Adebolajo, 28, was asked by the MI5 domestic intelligence agency if he knew certain individuals and later if he wanted to work for them.
But the murder suspect allegedly snubbed the offer, his friend Abu Nusaybah told the BBC, before promptly arrested on the broadcaster’s premises after giving the interview, on suspicion of terrorism offences, the BBC reported.
It is understood the arrest was not directly linked to the brutal murder of 25-year-old soldier Lee Rigby, who was hacked to death in broad daylight Wednesday outside the Royal Artillery Barracks in Woolwich, southeast London.
Scotland Yard police headquarters said counter-terror officers had arrested a 31-year-old man in London on suspicion of the “commission, preparation or instigation of acts of terrorism,” according to AFP.
Adebolajo and Michael Adebowale – the second murder suspect linked with the killing of Drummer Lee Rigby - both remain under armed guard in hospital after being shot by police at the scene, were known to the intelligence services but were reportedly assessed as not posing a deadly threat.
Rigby’s distraught wife said the family found it hard to accept that the 25-year-old had been killed not in a war zone but on the streets of his own country.
A huge pile of floral tributes was building up outside the barracks.
More details emerged about Adebolajo, who was born to devout Nigerian Christians but converted to Islam a decade ago and had attended meetings of the extremist group Al-Muhajiroun, which is now banned in Britain.
He had reportedly sold inflammatory literature at a stall in Woolwich, where his increasingly extremist behaviour in recent weeks had alarmed other Muslims.
Reports said Adebolajo had attempted to travel to Somalia to fight alongside Al-Qaeda-linked Shebab insurgents but had been turned back and had his passport confiscated by police.
Abu Nusaybah told BBC television that Adebolajo had been picked up by Kenyan forces and physically assaulted in detention there.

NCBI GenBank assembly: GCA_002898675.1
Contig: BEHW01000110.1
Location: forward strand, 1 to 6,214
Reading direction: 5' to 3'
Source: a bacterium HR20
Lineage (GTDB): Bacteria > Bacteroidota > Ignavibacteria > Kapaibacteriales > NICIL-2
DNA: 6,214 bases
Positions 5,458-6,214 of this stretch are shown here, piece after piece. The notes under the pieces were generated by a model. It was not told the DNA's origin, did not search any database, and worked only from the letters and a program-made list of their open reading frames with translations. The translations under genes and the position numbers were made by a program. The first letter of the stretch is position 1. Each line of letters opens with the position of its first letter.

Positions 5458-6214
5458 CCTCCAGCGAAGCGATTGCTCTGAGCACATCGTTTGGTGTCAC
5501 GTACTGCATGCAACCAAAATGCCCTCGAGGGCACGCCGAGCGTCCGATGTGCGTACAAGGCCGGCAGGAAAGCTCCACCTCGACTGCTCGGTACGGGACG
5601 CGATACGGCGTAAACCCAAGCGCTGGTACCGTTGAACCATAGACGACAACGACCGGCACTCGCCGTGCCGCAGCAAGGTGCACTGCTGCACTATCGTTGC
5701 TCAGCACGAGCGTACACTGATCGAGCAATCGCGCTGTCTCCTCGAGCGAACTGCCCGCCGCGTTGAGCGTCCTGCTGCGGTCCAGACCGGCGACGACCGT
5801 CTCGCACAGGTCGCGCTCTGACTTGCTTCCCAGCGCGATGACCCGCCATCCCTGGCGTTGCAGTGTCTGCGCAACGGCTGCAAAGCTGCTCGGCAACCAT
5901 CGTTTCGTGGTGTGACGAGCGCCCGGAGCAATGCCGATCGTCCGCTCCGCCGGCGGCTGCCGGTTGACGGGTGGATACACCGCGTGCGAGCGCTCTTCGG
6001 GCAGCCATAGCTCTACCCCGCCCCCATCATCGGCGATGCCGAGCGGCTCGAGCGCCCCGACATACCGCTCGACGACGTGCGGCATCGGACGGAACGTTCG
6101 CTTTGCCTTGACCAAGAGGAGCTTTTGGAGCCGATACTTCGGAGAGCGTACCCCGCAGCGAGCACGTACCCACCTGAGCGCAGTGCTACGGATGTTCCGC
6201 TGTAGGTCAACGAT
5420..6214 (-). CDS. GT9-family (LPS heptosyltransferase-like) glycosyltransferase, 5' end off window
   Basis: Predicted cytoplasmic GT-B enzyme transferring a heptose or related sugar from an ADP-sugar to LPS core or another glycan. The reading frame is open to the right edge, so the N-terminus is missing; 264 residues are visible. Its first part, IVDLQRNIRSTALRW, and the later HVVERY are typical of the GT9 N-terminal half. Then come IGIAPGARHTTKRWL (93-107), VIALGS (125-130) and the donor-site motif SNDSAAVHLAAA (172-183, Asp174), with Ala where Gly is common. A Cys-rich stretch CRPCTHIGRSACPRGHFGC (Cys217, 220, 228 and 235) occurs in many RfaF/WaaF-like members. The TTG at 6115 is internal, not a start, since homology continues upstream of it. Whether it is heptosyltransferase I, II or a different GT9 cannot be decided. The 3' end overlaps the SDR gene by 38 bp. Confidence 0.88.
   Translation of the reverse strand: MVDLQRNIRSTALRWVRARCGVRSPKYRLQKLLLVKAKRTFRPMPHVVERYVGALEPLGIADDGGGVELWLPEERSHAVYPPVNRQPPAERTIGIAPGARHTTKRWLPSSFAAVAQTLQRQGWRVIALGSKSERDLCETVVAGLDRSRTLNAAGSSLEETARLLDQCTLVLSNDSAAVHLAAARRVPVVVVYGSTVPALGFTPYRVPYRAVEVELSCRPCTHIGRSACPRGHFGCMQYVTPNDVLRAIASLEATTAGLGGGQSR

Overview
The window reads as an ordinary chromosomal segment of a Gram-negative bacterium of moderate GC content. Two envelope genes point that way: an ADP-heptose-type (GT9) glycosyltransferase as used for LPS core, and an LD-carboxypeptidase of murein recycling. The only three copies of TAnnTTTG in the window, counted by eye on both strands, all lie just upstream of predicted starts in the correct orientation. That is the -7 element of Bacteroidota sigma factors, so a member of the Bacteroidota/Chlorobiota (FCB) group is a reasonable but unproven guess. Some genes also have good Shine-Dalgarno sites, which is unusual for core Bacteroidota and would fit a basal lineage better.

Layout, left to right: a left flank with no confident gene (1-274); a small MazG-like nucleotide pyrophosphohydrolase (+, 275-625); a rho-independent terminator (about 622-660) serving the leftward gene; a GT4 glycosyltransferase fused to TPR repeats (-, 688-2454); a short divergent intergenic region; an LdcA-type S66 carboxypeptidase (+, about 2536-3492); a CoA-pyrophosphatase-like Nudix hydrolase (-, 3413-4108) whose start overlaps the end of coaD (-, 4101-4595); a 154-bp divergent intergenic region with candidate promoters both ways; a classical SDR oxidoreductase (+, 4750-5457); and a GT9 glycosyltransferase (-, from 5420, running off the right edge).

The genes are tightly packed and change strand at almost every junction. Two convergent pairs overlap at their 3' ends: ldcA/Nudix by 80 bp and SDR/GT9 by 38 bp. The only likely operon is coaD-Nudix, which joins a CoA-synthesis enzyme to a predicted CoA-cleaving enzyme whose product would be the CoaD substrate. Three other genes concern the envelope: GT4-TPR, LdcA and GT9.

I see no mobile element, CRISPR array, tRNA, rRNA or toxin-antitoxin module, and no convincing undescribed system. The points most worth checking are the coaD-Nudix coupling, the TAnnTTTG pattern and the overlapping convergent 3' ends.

Shortly after he returned, MI5 agents repeatedly called at his home, the friend alleged.
“His wording was: ‘They are bugging me -- they won’t leave me alone’,” he said.
“After him saying that he didn’t know these individuals and so forth, what he said is they asked him whether he would be interested in working for them.
“He was explicit in that he refused to work for them.”
Adebolajo was captured on film shortly after the attack brandishing a bloodied knife and meat cleaver and claiming he had killed the soldier because British forces killed Muslims every day.
Less is known about the other suspect but he is also believed to be of Nigerian origin.
Dramatic footage of the incident obtained by the Daily Mirror newspaper also showed Adebolajo charging at armed police before he was shot and injured.
Sheikh Omar Bakri Mohammed, the founder of the al-Muhajiroun movement which was banned in Britain under anti-terror laws told Al Arabiya he does “not oppose what [Adebolajo] did.”
“I didn’t teach him to kill, neither did I give him an encouraging or hate-loaded lesson, but it seems that he acted alone,” Bakri said.
Adebolajo came from a Nigerian Christians background converted to Islam a decade ago.
“When someone settles in a non-Muslim country, this means that he is in a peace pact with its people, and both parties should refrain from aggressing one another,” Sheikh Bakri said.
He added that he thinks that Adebolajo decided “to free himself from this peace pact.”
“I am against the method used in killing the victim [Rigby].”